Voters can help ensure all ballots are counted
Concern over use of mail-in ballots for the November general election is building. Critics of the process fall into two categories: those who worry about vote fraud and those who insist many Americans may be “disenfranchised” by the system.
Indeed, fraud is something of a concern — but it is one election officials in some states are taking effective steps to counter.
Failure of many ballots to be counted, not just in the race for president but in many local affairs ranging from state legislators to local tax measures, is more worrisome. If it concerns you, take heart. This is one potential problem that leaves voters squarely in the driver’s seat.
A significant number of mailed-in absentee ballots are not counted during any election in which they are employed. That has been so for many years. Why? There are various reasons. One is delays in Postal Service delivery of ballots to and from voters. Election results cannot be delayed until there is no possibility late ballots may still be lying around post offices. States have deadlines for receiving them if they are to be counted.
Local and state election officials also have safeguards for delayed mail-in ballots. Voters are given plenty of time to request absentee ballots, receive them, fill them out and get them back by Election Day.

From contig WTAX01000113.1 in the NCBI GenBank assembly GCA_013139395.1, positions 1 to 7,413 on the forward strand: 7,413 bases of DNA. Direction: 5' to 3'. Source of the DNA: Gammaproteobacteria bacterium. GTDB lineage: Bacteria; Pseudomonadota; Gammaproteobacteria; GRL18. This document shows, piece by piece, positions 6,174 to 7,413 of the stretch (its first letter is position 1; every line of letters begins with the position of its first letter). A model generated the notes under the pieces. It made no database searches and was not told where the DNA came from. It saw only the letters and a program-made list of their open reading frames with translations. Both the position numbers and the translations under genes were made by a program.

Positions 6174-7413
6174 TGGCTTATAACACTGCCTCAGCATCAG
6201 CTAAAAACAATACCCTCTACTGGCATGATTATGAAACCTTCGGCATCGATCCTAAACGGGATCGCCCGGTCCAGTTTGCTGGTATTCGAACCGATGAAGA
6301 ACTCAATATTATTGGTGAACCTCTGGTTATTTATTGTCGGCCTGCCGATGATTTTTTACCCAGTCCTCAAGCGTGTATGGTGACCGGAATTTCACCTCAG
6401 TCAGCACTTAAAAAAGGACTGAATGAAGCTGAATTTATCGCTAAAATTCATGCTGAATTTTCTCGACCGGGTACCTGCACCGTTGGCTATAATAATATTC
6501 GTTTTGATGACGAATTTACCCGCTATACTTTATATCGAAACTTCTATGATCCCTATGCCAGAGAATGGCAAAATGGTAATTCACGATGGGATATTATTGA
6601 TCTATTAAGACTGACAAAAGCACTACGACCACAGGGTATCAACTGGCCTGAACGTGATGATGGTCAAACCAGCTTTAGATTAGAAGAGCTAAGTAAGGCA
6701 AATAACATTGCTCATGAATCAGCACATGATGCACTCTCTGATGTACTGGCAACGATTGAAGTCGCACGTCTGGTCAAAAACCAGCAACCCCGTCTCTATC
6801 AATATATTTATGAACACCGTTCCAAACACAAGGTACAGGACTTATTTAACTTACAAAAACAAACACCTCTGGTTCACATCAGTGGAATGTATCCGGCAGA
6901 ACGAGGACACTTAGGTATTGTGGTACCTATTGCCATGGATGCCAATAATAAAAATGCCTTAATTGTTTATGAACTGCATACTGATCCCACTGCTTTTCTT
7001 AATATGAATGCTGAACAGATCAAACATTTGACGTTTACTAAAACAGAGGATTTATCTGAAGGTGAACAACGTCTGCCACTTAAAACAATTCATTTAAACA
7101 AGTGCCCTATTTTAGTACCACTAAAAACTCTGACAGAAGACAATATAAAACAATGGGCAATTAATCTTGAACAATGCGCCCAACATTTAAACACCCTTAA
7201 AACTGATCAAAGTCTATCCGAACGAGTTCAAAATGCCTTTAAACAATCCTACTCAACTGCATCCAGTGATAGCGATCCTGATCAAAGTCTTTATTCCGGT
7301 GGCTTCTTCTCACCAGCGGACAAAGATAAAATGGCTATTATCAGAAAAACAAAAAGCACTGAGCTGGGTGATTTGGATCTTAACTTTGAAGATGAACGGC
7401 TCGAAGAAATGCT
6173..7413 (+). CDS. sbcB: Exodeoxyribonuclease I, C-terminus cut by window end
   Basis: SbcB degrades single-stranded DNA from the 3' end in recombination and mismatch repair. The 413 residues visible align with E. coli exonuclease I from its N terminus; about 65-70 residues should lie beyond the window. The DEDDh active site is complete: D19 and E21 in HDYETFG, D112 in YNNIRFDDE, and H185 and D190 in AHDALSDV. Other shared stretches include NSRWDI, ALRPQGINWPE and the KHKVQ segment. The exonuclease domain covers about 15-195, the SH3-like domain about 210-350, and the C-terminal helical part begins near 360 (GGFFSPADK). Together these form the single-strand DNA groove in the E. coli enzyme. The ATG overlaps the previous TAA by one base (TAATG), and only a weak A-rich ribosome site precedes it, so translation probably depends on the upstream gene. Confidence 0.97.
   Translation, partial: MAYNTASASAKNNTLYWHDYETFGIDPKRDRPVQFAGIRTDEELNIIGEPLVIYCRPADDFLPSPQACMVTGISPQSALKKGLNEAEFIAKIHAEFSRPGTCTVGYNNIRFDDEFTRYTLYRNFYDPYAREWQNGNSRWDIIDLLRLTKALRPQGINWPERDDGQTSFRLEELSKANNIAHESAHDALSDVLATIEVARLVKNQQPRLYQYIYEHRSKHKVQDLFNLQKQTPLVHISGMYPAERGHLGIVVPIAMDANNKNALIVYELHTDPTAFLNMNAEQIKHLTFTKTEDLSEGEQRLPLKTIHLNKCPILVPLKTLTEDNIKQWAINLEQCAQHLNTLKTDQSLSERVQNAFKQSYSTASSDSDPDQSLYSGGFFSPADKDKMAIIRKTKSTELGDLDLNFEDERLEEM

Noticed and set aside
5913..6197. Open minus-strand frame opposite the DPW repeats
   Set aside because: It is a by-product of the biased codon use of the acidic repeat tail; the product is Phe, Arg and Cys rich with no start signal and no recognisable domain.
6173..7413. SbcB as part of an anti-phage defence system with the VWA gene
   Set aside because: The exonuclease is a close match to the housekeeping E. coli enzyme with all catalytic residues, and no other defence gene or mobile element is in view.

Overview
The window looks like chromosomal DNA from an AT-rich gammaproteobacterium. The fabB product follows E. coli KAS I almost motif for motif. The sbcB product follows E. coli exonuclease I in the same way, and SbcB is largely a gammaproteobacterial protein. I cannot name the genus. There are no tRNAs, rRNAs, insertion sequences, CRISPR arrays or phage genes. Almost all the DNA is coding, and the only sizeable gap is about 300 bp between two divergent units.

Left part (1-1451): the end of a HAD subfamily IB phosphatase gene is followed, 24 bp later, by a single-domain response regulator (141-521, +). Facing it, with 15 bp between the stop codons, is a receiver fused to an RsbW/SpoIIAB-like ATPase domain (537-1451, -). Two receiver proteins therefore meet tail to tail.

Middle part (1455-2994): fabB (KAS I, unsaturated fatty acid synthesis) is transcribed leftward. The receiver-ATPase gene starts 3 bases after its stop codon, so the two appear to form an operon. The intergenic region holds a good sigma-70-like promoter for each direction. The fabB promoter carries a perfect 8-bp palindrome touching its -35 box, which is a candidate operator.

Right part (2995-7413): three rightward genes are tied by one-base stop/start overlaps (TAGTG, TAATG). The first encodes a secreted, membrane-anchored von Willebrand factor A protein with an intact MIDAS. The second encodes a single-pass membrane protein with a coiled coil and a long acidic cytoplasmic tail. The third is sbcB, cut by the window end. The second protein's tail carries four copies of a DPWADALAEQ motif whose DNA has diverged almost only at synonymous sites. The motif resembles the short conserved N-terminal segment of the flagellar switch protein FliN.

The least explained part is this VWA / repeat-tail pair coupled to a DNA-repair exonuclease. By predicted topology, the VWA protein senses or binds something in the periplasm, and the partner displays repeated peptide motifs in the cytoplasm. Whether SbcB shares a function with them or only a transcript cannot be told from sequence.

So, if you plan to vote by mail this year, allow plenty of time. Request your absentee ballot on the first day you are eligible to do so. Fill it out immediately and get it back in the mail. Even if the Postal Service is less than expeditious in handling your ballot, chances are it still will arrive in time to be counted if you act quickly.
Incorrectly filled out ballots, sometimes because of illegible handwriting, are another reason some mail-in ballots are not counted. So if you plan to vote that way, read and follow the instructions. Ensure your handwriting can be read. Surely your vote is important enough to take a moment or two to get your ballot right.